The Undesired Peace


The Undesired Peace (or why we WILL have a NBL/AABC World Series this year)

One of the things a lot of people like about OOTP, I’m sure, is that it does a lot of things for you automatically so you don’t have to do them manually.

Which is all well and good, except when you can’t get it to not do something you don’t want it to do.

I’m sure 95% of the things OOTP does for me automatically are things I’m happy it does, even if I don’t think about them. The 5% of things I wish it would not do sure are annoying, though.

As you know if you read the “About Us” page, this league has a backstory which, while fictional, is largely based on, or inspired by, real-life events.

  1. Before 1882 the National League was the only “major” league; that year the American Association set up shop. It was not received warmly by the National League. The leagues did eventually make peace, of sorts, and did eventually begin playing a sort of proto-World Series a couple of years later. Most of the "World Series" contests of the 19th Century had more of an air of exhibition than of a true title bout, which is why they are not considered to be "real" World Series by modern historians. In any event, they stopped playing them even before the American Association folded after the 1891 season.
  2. There were also two one-year-only "major leagues" in the 19th Century—The Union Association (1884), and the Players’ League (1890). The UA was clearly several cuts below the NL and even the AA in quality of play, while the Players' League may have actually been the best of the three major leagues in 1890; but in both cases, the upstarts were seen as threats to the established order and were not accorded the honor of playing the established leagues in the postseason.
  3. You may have heard of the American League, which began play in 1901 after a nine-year period in which the National League was again the only "major". The NL/AL war was just as contentious as earlier inter-league conflicts (maybe even more so), but this time the war was short, and what is now considered the first World Series took place just two years after the AL's inception.
  4. In 1914 the Federal League—the last successful attempt to launch a challenger to the existing major leagues in baseball—began play. Like all earlier attempts to challenge the existing order, it was met with fierce resistance, was not accorded a seat at the postseason table, and folded after two years.
  5. Challengers to the existing order have come and gone in professional football (the AAFC and AFL, among others), basketball (the ABA) and hockey (the WHA). The same pattern is followed in every instance:
    1. if the challenger lasts just a year or two, all of its franchises sink with it
    2. if it lasts longer, some or all of its franchises are absorbed into the established league
    3. unless the upstart league really takes root (e.g. the AL, the AFL), it never plays the established league in the postseason

Following the well-established real-life pattern, my intent was for the AABC to have to “earn” recognition by surviving for a few years before the NBL would be agreeable to a postseason series. Two years, three years, maybe five.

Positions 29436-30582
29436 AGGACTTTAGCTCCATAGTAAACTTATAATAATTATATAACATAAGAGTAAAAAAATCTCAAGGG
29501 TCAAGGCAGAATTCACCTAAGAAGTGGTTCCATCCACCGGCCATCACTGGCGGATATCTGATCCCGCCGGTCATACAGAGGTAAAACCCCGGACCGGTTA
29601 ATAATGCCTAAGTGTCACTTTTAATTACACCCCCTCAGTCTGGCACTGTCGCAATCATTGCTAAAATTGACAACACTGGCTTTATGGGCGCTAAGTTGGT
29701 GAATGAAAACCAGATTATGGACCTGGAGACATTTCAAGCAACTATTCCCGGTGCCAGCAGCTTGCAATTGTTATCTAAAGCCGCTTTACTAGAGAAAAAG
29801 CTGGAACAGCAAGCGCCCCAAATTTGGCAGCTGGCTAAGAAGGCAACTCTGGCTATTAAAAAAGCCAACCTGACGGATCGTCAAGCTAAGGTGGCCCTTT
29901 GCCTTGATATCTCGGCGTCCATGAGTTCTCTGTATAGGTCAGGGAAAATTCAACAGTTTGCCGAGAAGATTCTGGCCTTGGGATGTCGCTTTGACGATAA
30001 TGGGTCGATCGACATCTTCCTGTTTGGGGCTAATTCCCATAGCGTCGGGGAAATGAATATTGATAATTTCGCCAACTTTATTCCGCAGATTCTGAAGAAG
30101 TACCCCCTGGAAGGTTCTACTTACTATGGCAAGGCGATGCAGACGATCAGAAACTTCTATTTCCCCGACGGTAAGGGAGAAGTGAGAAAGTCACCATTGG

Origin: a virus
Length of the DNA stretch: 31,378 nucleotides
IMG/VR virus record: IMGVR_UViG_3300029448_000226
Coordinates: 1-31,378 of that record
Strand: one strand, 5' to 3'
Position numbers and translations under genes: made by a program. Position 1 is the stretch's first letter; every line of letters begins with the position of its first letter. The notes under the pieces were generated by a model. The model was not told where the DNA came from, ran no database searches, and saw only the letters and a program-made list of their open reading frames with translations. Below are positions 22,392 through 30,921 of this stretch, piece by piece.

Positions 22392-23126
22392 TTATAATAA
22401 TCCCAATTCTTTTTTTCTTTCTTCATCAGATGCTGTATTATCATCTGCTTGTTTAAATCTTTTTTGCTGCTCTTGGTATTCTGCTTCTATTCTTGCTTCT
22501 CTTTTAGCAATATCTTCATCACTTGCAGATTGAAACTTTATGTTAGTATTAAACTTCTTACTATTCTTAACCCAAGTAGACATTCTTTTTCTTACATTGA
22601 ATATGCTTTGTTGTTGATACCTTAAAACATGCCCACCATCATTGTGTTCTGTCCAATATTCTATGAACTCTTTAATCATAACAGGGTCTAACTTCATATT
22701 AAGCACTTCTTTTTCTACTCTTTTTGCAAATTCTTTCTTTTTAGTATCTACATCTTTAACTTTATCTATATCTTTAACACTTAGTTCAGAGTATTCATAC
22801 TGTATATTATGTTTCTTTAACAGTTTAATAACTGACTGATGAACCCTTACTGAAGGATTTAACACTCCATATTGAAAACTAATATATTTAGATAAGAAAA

OOTP had other ideas.

When you’re setting up leagues in OOTP, you have a lot of options, but the options aren't infinite. To create the two leagues I wanted to create, I had a choice between creating two separate leagues that were part of what OOTP calls an "Association", or one league with two “Sub-Leagues”. Each choice comes with benefits and limitations. Going the Association route allows you to have different rules for both leagues, but it also means the leagues will be permanently separated in certain ways: separate sets of statistics, separate league records, separate Halls of Fame. The Sub-League route gives you uniform stats, records, and a single Hall of Fame, but does not allow the two leagues to operate under different rules.

And also, as I have found out too late, does not allow you to not have a postseason championship series between the two leagues.

In test sims, I tried to “cheat” by canceling the individual World Series games after the league automatically schedules them. That didn’t quite work—you can cancel those games, but then OOTP expects you to reschedule them at a future time, and if you don’t, it thinks the season hasn’t ended yet, and it refuses to schedule awards voting, or Winter Meetings, or a draft, or the next season’s Spring Training, etc. In other words; it holds you hostage—play a World Series, dammit, or you’ll never play another season.

Another option is to turn off the postseason in the league setup. You can do this, but it eliminates the whole postseason. So if I were to do that the NBL East could not play the NBL West for the NBL Championship. That doesn’t strike me as realistic: “We’re mad at the AABC so we’re not even going to play our own championship.” Makes no sense.

So, whatever. OOTP has decreed that if I want any postseason at all I have to go whole hog, so fine, OOTP wins. The two leagues will make peace at some point before this season ends, and the NBL champion will face (and crush, no doubt) the AABC champion in the first inter-league World Series this year. I suppose “I'm cancelling the cancellation of the World Series” is much better news than “I’m cancelling the World Series”. So, Merry Christmas.

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